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Fears for Australian innovation -

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Fears for Australian innovation

Broadcast: 19/03/2009

Reporter: Rafael Epstein

As the credit crunch continues, Australian companies are finding it tougher and tougher to get the
money they need. For new companies trying to start-up, like a novel software design or a step
forward in biotechnology, the task has been made much harder by the cancellation of a $150 million
government program. A move that some say could kill innovation in this country.

Transcript

LEIGH SALES: With the economy in the grip of the credit crunch, Australian companies are finding it
increasingly difficult to get finance.

For new start ups - marketing products like novel software designs or advances in biotechnology -
the task has been made even harder with the cancellation of a $150 million Government program.

Critics say it could kill innovation in this country and with the financial crisis many companies
are asking for special treatment.

Rafael Epstein reports.

RAFAEL EPSTEIN: Sienna is a small company trying to find better, less invasive, painful ways to
test for cancer. Businesses like this rely on venture capital but they say they need a top-up from
Government.

That used to come from the $150 million Commercial Ready program, but now that's been cancelled.
The sector says that sent some start ups to the wall.

KERRY HEGARTY, CHIEF EXECUTIVE SIENNA: It already has. There's examples of beaut little companies
like Sienna being bought out by major US corporations with the dollar being 66 cents, we are juicy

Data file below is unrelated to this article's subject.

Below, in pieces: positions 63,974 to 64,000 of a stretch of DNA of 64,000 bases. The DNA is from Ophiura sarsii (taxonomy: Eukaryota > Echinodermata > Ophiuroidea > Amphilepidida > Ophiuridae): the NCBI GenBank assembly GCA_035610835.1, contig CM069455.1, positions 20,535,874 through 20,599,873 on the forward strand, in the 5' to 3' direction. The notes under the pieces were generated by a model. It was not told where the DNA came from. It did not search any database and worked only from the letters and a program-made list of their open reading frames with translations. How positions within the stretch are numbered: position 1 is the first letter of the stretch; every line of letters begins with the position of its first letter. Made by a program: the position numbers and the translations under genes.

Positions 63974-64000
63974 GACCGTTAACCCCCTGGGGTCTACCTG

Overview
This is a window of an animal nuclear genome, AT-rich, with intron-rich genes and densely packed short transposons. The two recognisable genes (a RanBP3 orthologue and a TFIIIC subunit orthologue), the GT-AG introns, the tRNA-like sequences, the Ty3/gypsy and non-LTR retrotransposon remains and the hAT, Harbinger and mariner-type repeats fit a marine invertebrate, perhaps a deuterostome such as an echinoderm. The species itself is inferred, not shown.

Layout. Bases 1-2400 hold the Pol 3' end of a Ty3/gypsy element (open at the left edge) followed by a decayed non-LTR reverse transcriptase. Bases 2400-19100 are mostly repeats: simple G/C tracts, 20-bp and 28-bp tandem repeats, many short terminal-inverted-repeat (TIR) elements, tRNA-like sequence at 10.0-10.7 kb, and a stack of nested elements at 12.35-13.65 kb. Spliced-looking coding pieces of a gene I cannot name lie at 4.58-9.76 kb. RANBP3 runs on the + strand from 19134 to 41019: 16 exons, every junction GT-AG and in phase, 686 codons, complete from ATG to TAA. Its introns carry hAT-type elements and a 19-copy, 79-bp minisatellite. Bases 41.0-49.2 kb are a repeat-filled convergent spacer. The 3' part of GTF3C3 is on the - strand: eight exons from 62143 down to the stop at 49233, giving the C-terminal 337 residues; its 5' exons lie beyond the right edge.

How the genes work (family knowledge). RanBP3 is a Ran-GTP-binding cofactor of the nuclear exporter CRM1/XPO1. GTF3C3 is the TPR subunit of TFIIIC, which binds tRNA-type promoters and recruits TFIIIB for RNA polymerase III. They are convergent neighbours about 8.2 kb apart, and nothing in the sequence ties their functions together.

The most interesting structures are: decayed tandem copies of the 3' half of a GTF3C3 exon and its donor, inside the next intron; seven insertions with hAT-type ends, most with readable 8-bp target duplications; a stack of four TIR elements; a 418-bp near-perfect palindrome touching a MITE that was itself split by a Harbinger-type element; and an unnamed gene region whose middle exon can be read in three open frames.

targets.

RAFAEL EPSTEIN: At the time of the last Budget, Sienna had sent in a detailed funding bid for
$800,000 for the Commercial Ready program. But the rug was pulled from under their feet. Despite
the financial crisis, sometimes the money may be there, but it takes longer to find backers, and
that delay can be deadly

KERRY HEGARTY: The problem is, that year, with a small biotech, can kill you. So it's not just a
lost year necessarily, you may not exist because you're living on a shoestring.

PAUL KERIN, ECONOMIST, MELBOURNE BUSINESS SCHOOL: You just make more and more excuses for other
people to put up their hand and say, "Well, we want special treatment, too".

RAFAEL EPSTEIN: For some, the Government spent far too long creating complicated layers of policy
that don't really foster the best in business.

PAUL KERIN: Say, for example, if we did subsidise start-ups because they're losing money, well,
lots of established firms lose money, especially now. So should we subsidise every loss-making
company? Because if we don't, then we're distorting things in favour of start-ups.

RAFAEL EPSTEIN: The renewable sector also says it's in trouble. The Government's mandated a certain
amount of renewable energy through to 2025. But after that the target falls away, in the belief the
price of carbon will reflect the real cost of emissions.

LANE CROCKETT, PACIFIC HYDRO MANAGER: The problem of having the target falling away early is that
it doesn't give enough time to pay back the project. So when you're going down to your bank to pick
up some financing, the pay-back time's too short and they can't give you the money.

RAFAEL EPSTEIN: Pacific Hydro is one of the country's biggest renewable companies. They want a
mandated amount of renewable energy beyond the year 2025, for the target to be pushed out a further
five years.

LANE CROCKETT: You won't get a sustainable industry to grow, so your $25 billion of green
investment, your tens of thousands of green jobs, won't happen

PAUL KERIN: The Productivity Commission estimated a year or two ago that we give away $15.7 billion
to industry in about 100 different programs. That's about $800 per man, woman and child in
Australia. If we got rid of that and actually didn't tax people that amount, a typical family would
have about $3,000 $4,000 extra to spend every year. They'd create a lot of jobs.

RAFAEL EPSTEIN: The renewables and biotech sector say they don't want special treatment, they just
want help climbing onto the level playing field.

KERRY HEGARTY: The question is not supporting innovation important? That's a given? From France to
Canada to Europe, US. We know supporting innovation with Government dollars works. The question is
the process, how do we make it more efficient, the right managers, the right concepts and
accountability on the funds.

RAFAEL EPSTEIN: The Government says it's still thinking about a possible replacement for the
Commercial Ready program to help start-ups bring ideas to the market.

Rafael Epstein, Lateline.